`TRAVESTY of justice!'' That's what some are calling the court ruling that sent the America's Cup, sailing's foremost trophy, to New Zealand. But the real mockery of fairness was in the events leading up to the San Diego Yacht Club's defense of the cup last year. After winning the America's Cup from Australia in 1987, the San Diego club was called upon to defend it just a year later. Ordinarily the regattas are held every three or four years, but a New Zealand team, using a technicality in the deed that governs challenges, dropped the gauntlet.
Perhaps feeling put upon - especially when the Kiwis unveiled a boat of dubious design - the American team put to sea in a catamaran. The light, twin-hulled boat glided easily to victory.
Now a judge in New York (the state that administers the deed) has ruled that the defenders violated the spirit, if not the letter, of the charter. Most lovers of sport can only concur, though recognizing fault on both sides.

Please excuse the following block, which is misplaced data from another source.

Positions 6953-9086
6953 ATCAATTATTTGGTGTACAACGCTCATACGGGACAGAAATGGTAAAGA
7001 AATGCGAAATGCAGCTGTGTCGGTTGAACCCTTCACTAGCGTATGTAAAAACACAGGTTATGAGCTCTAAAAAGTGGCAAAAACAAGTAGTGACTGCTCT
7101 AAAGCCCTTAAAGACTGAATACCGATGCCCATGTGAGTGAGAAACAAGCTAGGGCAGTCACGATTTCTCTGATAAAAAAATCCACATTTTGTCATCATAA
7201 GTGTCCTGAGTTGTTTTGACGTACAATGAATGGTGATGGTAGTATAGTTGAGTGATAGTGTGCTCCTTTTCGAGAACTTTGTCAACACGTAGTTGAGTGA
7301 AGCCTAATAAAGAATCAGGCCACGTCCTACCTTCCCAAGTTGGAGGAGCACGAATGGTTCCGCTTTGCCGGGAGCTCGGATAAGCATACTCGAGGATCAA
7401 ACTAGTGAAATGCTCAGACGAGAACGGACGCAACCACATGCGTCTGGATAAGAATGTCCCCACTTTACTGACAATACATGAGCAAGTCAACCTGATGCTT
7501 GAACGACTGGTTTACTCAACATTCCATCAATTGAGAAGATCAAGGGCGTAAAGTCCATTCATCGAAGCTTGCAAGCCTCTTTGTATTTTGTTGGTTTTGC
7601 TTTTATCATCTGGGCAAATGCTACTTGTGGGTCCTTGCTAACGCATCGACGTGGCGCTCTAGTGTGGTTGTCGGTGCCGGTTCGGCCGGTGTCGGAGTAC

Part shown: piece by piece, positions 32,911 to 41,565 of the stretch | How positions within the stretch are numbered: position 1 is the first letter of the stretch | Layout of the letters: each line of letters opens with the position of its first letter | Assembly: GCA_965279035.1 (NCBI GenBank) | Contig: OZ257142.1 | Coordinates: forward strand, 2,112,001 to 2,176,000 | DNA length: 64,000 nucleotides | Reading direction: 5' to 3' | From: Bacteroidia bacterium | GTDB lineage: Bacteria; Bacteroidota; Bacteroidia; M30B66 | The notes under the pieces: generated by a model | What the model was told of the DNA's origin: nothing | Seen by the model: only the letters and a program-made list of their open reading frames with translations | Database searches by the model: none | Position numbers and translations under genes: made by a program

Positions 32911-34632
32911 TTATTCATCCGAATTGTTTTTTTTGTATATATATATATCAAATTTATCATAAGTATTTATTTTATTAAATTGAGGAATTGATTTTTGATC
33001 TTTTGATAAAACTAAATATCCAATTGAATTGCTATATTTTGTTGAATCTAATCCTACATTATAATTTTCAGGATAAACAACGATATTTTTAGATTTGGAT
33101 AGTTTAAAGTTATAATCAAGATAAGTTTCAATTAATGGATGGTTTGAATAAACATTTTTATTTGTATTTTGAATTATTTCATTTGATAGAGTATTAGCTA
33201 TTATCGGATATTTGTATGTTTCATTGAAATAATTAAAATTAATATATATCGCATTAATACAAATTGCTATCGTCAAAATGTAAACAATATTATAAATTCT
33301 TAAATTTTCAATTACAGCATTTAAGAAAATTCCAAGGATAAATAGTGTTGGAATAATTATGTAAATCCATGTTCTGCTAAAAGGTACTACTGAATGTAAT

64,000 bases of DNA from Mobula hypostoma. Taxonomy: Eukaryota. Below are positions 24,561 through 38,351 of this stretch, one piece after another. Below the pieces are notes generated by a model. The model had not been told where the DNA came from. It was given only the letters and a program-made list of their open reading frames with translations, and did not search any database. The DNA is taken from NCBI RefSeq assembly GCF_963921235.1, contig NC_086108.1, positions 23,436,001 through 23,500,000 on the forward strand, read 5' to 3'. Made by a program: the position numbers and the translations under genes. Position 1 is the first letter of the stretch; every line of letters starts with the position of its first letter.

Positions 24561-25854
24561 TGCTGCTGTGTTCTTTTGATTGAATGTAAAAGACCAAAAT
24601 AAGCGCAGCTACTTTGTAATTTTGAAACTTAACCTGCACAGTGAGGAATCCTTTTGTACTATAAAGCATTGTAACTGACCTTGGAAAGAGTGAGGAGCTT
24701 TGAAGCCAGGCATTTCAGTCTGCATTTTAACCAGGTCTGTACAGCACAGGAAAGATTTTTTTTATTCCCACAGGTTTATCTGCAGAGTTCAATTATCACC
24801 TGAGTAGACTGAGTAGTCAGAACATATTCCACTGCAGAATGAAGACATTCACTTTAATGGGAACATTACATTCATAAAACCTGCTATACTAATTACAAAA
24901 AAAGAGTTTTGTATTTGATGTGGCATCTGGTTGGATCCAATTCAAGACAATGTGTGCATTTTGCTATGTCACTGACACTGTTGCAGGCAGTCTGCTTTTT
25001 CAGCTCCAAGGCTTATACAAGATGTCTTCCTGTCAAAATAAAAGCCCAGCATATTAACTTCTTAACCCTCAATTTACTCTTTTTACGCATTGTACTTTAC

Can this gentlemanly sport, with its blue-blood Newport aura, really have come to this? The tawdry episode, with its hair-splitting legalisms and sharp practices culminating in litigation, is symptomatic of sport in the '80s. And like so many other developments that have fouled athletics in recent years, the roots of the sorry affair are planted in money. San Diego was determined to host a full-fledged, international cup defense in 1991, in large part because the event was expected to bring up to $2 billion to the area.
Let's get back, with a spirit of fair play on all sides, to settling rights to the America's Cup on the high seas rather than in court.